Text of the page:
In June, the UPA lost the elections and NDA under Narendra Modi took over. On the 8th of August, 2014, the then Defence minister Arun Jaitley informed Parliament that 18 direct ‘fly-away’ aircraft were expected to be delivered in 3-4 years from signing of the contract and the remaining 108 aircraft were expected in the next seven years. In February 2015, it was reported by the media that the Rafale purchase was heading for cancellation on account of deficiencies in Dassault’s bid, and on the 25th of March 2015, Dassault’s CEO Éric Trappier publicly refuted the reports, stating that although the deal was taking time, it was "95 percent completed”. During an official visit to France in April 2015, taking everyone by surprise, the Indian Prime Minister Narendra Modi announced that India would acquire 36 fully built Rafales on grounds of "critical operational necessity”. In July 2015, Defence Minister Manohar Parrikar informed the Rajya Sabha that the tender for 126 aircraft had been withdrawn and negotiations for 36 aircraft had begun. In January 2016, India and France signed a memorandum of understanding (MoU) for acquisition of 36 aircraft without finalizing the financial terms of the acquisition and only in May 2016, the two sides arrived at a figure of €7.87 billion (₹58,891 crore) for the agreement, compared to €11.8 billion quoted in April 2015 and €8.6 billion quoted in January 2016. In September 2016, India and France finally signed an inter-governmental agreement (IGA) for the acquisition of 36 aircraft following clearance from the Indian Cabinet Committee on Security.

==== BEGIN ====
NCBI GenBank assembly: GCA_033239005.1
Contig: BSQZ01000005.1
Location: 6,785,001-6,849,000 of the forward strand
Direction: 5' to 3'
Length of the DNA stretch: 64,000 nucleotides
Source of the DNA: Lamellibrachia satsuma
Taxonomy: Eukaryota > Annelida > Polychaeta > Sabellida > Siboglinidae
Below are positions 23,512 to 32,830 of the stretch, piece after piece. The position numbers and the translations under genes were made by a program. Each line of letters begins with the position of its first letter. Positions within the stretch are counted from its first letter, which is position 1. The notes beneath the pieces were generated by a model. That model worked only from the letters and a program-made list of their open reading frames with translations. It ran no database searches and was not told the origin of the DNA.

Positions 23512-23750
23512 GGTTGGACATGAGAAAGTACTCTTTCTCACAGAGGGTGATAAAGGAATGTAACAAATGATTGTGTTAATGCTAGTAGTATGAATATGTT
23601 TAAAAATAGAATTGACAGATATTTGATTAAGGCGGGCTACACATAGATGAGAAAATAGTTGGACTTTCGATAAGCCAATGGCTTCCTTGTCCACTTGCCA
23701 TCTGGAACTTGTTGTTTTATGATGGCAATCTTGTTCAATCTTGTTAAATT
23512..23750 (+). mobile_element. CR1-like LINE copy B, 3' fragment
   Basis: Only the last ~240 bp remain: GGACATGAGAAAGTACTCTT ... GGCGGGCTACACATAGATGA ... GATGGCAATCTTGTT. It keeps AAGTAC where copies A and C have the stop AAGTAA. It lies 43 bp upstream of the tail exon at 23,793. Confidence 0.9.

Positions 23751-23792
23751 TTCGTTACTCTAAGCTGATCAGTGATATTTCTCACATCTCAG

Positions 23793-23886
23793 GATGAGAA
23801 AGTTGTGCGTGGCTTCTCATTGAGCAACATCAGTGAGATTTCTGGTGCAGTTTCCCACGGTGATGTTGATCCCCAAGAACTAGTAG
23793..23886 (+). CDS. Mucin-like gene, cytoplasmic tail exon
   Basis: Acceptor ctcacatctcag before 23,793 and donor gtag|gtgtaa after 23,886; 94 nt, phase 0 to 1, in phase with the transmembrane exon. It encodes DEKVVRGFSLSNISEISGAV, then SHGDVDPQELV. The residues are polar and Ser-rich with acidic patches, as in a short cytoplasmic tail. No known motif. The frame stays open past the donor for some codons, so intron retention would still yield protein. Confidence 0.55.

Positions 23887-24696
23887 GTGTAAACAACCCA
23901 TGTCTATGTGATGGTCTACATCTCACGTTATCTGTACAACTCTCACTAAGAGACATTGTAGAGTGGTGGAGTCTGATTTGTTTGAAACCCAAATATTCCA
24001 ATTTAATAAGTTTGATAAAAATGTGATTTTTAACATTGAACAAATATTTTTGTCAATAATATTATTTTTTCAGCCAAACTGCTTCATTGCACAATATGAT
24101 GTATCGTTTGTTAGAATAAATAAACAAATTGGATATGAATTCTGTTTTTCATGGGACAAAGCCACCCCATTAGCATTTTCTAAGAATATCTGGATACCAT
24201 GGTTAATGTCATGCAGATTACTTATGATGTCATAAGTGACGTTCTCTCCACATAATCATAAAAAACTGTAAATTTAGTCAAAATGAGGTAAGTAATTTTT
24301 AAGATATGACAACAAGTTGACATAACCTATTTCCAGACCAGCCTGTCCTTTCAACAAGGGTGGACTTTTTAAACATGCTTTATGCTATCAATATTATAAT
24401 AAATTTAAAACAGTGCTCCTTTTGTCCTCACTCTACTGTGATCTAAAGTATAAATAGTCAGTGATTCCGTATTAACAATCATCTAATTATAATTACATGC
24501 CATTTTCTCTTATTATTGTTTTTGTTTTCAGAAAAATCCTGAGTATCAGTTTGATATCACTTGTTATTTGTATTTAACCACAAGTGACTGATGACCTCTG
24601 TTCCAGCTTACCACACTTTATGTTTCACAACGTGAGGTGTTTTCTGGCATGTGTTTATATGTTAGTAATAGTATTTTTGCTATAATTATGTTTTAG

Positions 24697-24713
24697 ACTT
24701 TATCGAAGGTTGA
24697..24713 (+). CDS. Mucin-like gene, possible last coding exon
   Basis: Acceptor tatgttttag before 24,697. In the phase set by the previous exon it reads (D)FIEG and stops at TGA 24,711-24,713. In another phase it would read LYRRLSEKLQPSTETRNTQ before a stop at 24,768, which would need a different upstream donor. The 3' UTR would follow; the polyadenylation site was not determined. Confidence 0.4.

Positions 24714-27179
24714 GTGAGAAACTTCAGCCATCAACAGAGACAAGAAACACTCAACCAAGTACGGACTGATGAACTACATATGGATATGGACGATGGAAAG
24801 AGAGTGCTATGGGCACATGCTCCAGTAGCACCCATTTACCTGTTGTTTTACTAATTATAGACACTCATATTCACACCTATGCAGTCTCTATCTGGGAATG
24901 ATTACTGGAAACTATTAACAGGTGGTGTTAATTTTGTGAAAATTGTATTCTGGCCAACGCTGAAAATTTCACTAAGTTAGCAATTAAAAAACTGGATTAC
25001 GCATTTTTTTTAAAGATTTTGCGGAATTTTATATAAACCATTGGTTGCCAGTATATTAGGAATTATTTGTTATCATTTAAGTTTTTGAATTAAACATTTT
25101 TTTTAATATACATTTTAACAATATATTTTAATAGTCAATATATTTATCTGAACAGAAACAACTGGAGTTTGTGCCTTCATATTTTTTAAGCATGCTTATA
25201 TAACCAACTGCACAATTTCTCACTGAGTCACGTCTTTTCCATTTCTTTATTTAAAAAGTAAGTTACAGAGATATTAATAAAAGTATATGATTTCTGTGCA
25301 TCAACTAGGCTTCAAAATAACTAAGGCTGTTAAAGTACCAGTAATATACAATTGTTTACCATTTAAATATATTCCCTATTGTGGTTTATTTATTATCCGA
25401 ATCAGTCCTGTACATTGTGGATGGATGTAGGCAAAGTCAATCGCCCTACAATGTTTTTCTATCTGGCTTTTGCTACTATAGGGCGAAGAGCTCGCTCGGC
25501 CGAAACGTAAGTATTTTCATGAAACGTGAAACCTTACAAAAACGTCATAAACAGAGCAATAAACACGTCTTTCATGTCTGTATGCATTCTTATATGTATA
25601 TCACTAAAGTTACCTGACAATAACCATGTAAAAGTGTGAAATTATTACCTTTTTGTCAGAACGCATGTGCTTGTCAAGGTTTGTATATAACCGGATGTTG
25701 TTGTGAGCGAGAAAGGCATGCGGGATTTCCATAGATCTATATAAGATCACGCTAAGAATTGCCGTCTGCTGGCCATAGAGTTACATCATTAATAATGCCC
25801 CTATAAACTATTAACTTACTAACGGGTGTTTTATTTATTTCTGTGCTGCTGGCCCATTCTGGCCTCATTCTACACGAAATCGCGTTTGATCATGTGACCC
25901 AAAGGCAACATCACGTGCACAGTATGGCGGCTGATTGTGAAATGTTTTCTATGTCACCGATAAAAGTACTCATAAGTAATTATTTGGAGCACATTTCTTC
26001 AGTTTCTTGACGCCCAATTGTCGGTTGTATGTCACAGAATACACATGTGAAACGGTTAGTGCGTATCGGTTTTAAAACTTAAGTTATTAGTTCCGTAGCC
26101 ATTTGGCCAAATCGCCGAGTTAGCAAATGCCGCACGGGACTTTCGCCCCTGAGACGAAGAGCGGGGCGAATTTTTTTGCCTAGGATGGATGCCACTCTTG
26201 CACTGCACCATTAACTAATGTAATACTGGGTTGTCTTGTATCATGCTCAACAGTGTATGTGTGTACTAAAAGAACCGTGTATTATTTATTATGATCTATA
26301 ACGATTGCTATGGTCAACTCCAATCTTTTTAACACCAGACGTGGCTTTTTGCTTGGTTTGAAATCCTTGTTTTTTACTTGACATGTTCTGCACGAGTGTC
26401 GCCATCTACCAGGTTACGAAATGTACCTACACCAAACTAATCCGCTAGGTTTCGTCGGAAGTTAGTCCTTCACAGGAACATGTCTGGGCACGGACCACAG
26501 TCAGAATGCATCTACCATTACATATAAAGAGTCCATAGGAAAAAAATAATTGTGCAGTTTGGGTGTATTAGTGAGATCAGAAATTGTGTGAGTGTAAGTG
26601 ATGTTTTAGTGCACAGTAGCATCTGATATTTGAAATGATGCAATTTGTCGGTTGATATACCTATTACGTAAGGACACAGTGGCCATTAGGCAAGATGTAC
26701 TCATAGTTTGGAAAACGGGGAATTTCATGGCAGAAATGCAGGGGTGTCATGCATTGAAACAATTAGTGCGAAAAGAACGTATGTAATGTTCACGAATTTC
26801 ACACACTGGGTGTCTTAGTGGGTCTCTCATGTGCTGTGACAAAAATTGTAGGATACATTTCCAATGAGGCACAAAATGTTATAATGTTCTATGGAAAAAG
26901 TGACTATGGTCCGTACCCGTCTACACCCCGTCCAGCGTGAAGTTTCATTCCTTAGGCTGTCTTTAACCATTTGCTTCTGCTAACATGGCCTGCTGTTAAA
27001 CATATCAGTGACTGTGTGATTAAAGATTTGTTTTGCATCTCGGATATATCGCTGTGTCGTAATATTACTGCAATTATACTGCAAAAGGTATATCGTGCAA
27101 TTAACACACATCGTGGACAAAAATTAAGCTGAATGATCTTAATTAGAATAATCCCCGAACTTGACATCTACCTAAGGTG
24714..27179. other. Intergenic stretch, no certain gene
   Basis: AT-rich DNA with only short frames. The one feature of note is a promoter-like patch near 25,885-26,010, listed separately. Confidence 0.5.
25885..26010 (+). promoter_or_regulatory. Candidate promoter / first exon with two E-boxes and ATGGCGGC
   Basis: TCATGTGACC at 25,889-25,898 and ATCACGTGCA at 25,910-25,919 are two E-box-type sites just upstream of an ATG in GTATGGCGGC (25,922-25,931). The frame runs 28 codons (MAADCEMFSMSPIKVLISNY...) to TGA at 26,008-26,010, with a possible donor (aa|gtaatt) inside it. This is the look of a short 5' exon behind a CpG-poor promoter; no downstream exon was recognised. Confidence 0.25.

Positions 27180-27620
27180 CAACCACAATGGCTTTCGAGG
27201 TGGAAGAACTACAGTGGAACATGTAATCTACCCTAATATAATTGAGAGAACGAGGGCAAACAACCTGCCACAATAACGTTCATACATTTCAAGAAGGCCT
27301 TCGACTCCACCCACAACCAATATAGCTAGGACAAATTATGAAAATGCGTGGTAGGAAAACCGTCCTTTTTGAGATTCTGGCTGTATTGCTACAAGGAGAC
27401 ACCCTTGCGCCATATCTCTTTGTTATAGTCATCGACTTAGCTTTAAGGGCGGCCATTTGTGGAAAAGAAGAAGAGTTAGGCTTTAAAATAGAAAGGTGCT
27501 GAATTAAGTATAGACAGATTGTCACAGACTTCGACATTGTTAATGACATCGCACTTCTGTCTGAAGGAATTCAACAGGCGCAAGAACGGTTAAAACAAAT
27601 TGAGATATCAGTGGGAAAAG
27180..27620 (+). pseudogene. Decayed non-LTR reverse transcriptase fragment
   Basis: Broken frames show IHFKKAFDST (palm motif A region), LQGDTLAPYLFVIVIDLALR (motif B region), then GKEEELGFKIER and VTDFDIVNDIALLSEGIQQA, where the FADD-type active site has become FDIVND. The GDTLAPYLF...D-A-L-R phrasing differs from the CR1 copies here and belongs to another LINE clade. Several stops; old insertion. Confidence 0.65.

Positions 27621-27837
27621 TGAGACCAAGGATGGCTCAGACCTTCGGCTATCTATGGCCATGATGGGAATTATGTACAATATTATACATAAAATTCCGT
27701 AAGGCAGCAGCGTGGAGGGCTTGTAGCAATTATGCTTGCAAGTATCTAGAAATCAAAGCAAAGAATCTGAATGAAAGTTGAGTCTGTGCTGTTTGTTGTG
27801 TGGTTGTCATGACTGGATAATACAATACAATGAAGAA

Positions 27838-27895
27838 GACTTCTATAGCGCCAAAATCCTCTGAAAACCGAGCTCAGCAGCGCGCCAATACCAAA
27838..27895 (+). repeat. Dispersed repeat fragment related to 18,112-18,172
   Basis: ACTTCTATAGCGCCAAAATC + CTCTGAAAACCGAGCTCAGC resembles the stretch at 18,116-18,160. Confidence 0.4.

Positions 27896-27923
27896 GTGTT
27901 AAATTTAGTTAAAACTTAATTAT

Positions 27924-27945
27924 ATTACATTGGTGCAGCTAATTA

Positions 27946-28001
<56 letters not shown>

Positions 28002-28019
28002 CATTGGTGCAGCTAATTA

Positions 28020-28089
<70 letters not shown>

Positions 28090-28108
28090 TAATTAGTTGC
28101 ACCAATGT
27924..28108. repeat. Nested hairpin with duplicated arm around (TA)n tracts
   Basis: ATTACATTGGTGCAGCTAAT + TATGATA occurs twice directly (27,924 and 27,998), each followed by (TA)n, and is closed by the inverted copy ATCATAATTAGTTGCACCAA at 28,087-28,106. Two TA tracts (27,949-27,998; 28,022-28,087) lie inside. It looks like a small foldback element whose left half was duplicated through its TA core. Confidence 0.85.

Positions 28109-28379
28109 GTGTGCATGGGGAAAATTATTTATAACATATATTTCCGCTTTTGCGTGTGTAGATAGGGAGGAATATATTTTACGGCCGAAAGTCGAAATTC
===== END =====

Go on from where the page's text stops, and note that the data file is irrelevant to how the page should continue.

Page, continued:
There are two points worth noting here. The provision for manufacture by HAL was conveniently excluded and the flurry of contradictory comments emanated from various Government functionaries. Bulk of our defence expenditure has been traditionally in the form of imports, that is, where the items- be it aircrafts, guns, tanks, ammunition, or electronic equipment- are manufactured abroad and the finished goods shipped to India. This not only causes enormous outflow of foreign exchange but makes us dependent on the external manufacturer, keeps avenues open for illegal gratification (the Bofors controversy being still fresh in our minds) and, importantly, fails to generate employment. The decision of the UPA Government to manufacture the 108 aircrafts within India, and that too by a public sector unit, was laudable and a welcome departure from the past. This was unfortunately eliminated from the final agreement on the ground that HAL lacked the required competence.